Game tools

About the actual programming of the game.

Re: Game tools

Postby wrongu » Wed Jan 15, 2014 10:34 pm

A few days ago I had the lucky opportunity to ask Chris Edwards a few questions. He is the engineer at Insomniac Games who invented Luna :D

Here is what I asked:
1. Do you think a Luna-like game tools server makes sense for an open-source project? It requires that all editors/tools use it, which may be more difficult when tools are written by the anonymous masses.
2. Why do you use git/perforce rather than running a central (remote) instance of Luna? Do you provide git hooks to the editors as part of Luna's API?

And here are his responses:
1. Yes, I think that a Luna-like game tools server can work for an open-source project. I would suggest that in addition to providing the server for tools to be written against, you provide the basic interface for working with the server, at least for a few languages that you anticipated using for the tools. We have a JavaScript interface that wraps all calls that can be made to the server and the UI is written against that. We also have some Perl floating around that funnels all server interaction through a single module. We’ve found this a little easier to manage since even changes in the server can be slightly insulated in the tools by keeping the JavaScript api stable. But at a certain point, you may make changes so drastic that even that is not possible. At that point, you could version the the server’s URLs and interface module as well, and maybe even keep both versions going for a while. I think that could be important depending on how many different developers are out there creating tools that rely on the server.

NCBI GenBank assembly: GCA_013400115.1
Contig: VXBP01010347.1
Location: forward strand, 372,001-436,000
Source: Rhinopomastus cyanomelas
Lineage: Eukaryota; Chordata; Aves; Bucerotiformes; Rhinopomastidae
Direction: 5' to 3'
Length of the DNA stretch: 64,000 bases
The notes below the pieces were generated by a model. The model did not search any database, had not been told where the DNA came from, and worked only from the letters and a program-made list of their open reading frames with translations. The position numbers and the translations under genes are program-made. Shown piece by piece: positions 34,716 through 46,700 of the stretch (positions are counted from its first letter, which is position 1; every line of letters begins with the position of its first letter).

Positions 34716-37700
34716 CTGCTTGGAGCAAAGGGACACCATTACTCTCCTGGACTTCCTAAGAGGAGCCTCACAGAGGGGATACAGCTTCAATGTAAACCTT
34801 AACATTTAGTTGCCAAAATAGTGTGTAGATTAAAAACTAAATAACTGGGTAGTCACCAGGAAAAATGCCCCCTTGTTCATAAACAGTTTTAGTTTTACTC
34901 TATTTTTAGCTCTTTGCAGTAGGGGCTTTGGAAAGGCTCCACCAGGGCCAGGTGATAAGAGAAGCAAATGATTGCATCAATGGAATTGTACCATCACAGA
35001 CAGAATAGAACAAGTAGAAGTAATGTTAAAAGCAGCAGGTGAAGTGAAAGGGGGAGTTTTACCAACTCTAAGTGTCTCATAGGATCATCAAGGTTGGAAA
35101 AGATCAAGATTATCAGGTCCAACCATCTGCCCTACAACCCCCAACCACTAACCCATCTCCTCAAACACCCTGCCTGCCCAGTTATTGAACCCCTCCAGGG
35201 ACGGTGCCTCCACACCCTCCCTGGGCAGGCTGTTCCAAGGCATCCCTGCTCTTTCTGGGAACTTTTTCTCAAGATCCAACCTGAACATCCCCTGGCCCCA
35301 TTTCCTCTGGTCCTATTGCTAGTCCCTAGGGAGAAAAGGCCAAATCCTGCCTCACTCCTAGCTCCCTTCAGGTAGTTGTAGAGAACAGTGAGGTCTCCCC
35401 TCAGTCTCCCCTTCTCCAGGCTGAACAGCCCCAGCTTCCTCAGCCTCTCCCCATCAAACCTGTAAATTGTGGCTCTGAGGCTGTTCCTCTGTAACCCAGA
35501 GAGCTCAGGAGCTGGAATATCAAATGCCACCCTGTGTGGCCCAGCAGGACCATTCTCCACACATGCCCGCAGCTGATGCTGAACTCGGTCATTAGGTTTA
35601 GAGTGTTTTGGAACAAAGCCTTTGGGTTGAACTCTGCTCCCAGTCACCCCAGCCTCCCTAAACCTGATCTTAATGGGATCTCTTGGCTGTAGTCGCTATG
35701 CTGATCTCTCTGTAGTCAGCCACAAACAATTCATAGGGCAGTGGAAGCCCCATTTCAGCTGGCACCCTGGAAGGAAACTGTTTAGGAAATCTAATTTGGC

2. We use Perforce to manage revisions of our assets simply because that was already in place in our previous tools and we use it for our code. We already have a lot of infrastructure to make sure that the Perforce server is working well and backed up. So we chose to leverage that. Also, we had a lot of concerns about latency when dealing with a remote server and shuttling around large amounts of data. With the Perforce arrangement, the data is all on the local machine and the server is also on the local machine. We don’t have to worry about concurrent users (though there’s nothing that really precludes that). LunaServer does provide a fairly raw interface to Perforce: open (which will do an add or check out as appropriate), changelist creation and management, fstat, and submit. For us, the data in Perforce is the definitive information, and we chuck it all into a database to make it faster to query and edit. But any change to a file on disk stomps whatever is in the database. However, we could certainly move in a direction where the database is the authority and try centralizing that.
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